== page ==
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Two esports companies received PPP loans, but should they have?

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By many metrics, the esports industry appears to be in a period of growth due to the Coronavirus pandemic. Many people are forced to stay at home, so many have turned to esports as a way to burn away the long hours. But while it would appear that many esports organizations are growing, two accepted loans through the Paycheck Protection Program (PPP) enacted by Congress. Was it right of them to do so? Let’s take a look.

Super League Gaming has thrived when it comes to registered users and engagement hours. The company runs a platform for organizing amateur esports tournaments and appears to be doing quite well. But on May 4, they received a $1,200,047 PPP loan. Another esports organization, Allied Esports, also received around $907,129 via two subsidiaries in May. Allied Esports owns and operates benues focused on esports and poker, most notably the HyperX Esports Arena in Las Vegas.

Image via SuperLeague Gaming

The inefficiencies of the program

These loans were first flagged by government watchdog group Accountable.US, which tracks companies that have taken taxpayer money. While the loan applications were not necessarily fraudulent or illegal in any way, they seem to run counter to the narrative going on that esports is in a state of booming. But this does seem to highlight the inefficiency of the government’s administration of the PPP loan program.

There is no actual test to determine whether or not you should ethically apply for a loan. Some businesses are free to apply, whereas others like hedge funds are not. And even if one applies for the loan, they’ve had until May 18 to return the loan with no questions asked. The government assumed all applications for loans under $2 million “were made in good faith.”

But there is still significant back-and-forth on guidance as to whether a business should apply for a PPP loan. It isn’t just a matter of whether business has been poor since the pandemic started.

Is the esports industry growing or not?

Still, both organizations indicated that they were operating with losses in the multiple millions, both during and before the pandemic. According to a quarterly filing by Super League, “We have experienced net losses and negative cash flows from operations since our inception.” That filing shows a revenue of $243,000 for the first three months of 2020, against operating expenses of more than $5,274,000.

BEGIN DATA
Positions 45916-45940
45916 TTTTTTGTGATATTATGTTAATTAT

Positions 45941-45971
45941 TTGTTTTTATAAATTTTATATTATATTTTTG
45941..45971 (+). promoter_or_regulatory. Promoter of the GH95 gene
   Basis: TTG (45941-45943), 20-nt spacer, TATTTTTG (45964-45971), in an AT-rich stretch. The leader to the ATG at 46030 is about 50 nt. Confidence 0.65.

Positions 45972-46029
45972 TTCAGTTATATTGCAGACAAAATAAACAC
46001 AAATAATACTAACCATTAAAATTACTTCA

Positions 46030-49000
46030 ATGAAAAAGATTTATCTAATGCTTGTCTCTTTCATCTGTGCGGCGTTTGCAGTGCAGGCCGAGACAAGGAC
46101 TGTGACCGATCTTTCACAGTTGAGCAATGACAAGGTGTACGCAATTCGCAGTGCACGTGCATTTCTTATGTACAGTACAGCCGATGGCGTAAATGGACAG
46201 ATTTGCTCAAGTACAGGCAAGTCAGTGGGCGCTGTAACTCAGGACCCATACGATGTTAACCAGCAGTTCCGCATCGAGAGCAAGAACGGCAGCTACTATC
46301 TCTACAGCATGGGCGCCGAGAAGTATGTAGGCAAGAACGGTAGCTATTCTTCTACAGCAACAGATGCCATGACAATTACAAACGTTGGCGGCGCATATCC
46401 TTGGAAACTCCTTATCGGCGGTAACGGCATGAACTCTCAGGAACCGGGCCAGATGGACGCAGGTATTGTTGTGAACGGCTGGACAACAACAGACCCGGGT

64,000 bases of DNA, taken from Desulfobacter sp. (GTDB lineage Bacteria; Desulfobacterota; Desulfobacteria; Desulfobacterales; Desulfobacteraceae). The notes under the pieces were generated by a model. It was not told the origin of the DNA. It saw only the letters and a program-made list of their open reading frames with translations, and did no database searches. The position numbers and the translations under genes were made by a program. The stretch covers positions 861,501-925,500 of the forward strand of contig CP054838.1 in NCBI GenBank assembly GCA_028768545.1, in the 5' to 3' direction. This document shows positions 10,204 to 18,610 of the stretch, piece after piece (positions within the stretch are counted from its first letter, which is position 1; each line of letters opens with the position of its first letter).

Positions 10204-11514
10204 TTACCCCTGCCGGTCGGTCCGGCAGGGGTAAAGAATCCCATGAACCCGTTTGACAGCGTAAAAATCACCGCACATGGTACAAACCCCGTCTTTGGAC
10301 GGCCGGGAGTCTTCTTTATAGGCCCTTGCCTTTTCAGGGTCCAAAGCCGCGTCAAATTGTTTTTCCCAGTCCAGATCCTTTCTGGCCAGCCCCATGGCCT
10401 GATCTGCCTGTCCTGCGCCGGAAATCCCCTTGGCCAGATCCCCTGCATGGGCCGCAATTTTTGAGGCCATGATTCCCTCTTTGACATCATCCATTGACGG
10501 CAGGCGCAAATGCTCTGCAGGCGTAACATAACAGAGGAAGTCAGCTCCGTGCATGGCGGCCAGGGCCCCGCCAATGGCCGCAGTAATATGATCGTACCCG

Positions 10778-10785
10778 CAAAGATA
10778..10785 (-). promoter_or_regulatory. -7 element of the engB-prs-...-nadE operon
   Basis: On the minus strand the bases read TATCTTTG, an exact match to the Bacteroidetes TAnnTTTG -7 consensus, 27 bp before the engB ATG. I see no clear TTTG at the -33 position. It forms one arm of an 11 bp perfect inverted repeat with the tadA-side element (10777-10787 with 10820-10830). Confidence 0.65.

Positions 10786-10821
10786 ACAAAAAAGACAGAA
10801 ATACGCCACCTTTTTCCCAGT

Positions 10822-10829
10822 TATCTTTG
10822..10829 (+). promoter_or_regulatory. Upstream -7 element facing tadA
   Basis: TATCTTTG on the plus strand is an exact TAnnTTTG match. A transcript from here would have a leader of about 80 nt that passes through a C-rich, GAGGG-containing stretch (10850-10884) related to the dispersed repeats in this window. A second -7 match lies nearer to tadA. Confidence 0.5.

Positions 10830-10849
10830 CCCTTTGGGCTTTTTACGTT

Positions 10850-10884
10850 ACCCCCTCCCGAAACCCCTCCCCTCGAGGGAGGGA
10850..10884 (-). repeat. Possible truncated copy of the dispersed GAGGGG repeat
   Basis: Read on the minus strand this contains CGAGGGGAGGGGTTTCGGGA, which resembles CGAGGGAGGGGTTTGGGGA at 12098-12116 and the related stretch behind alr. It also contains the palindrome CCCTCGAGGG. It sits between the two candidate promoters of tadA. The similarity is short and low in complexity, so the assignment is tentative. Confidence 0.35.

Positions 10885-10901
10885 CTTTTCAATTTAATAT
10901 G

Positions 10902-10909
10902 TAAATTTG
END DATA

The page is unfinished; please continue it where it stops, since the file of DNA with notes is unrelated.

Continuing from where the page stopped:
Although esports appears to be in a significant state of growth at this point in time, it is still debatable whether that engagement and audience growth equates to revenue. It isn’t entirely clear that this is the case. Allied Esports reports that 38 percent of its revenue comes from in-person events, which would make things understandable as to why they wanted to file for the PPP.

Some areas of the esports industry are actually thriving. Take Twitch for example. The streaming website experienced a 23% surge in viewership during March 2020. In mid-May, its jobs page listed more than 115 open positions, from senior software engineer to advertising sales directors. This company is undoubtedly feeling significant growth during the pandemic. But not every organization is thriving as easily.

Image via Allied Entertainment

Ethically applying for a PPP loan

When filing for a PPP loan, applicants are encouraged to ask the hypothetical question. “If I didn’t take this money, would I lay off workers?” If the answer is yes, then organizations have a good argument for applying for a PPP loan.

So while one might think that all is well with the esports industry as many turn to it during this epidemic, there still lies the question about whether esports has become profitable enough. Some organizations are still heavily dependent on physical events to turn a profit. So while myriad online-only tournaments may be taking place and engaging the public, that doesn’t necessarily equate to revenue for all esports organizations.

Loan money obtained via the PPP can effectively turn a loan into nothing more than a grant. And not needing to pay it off can make a world of difference to any business. It essentially becomes free money from the government, which is a huge incentive. And if one’s business is struggling in the first place, then it makes sense why one would ask for a handout. But, to accept such funds, now such organizations are put under scrutiny and expected to find a way to survive.

So let’s see if these two esports organizations can find a way to get by over the coming year.

Ryan Goodrich

Ryan has been writing since long before he could even write. He's written resumes, software user guides, consumer electronic reviews, and myriad web content spanning a variety of industries. But now he's writing about video games, which is much more interesting.

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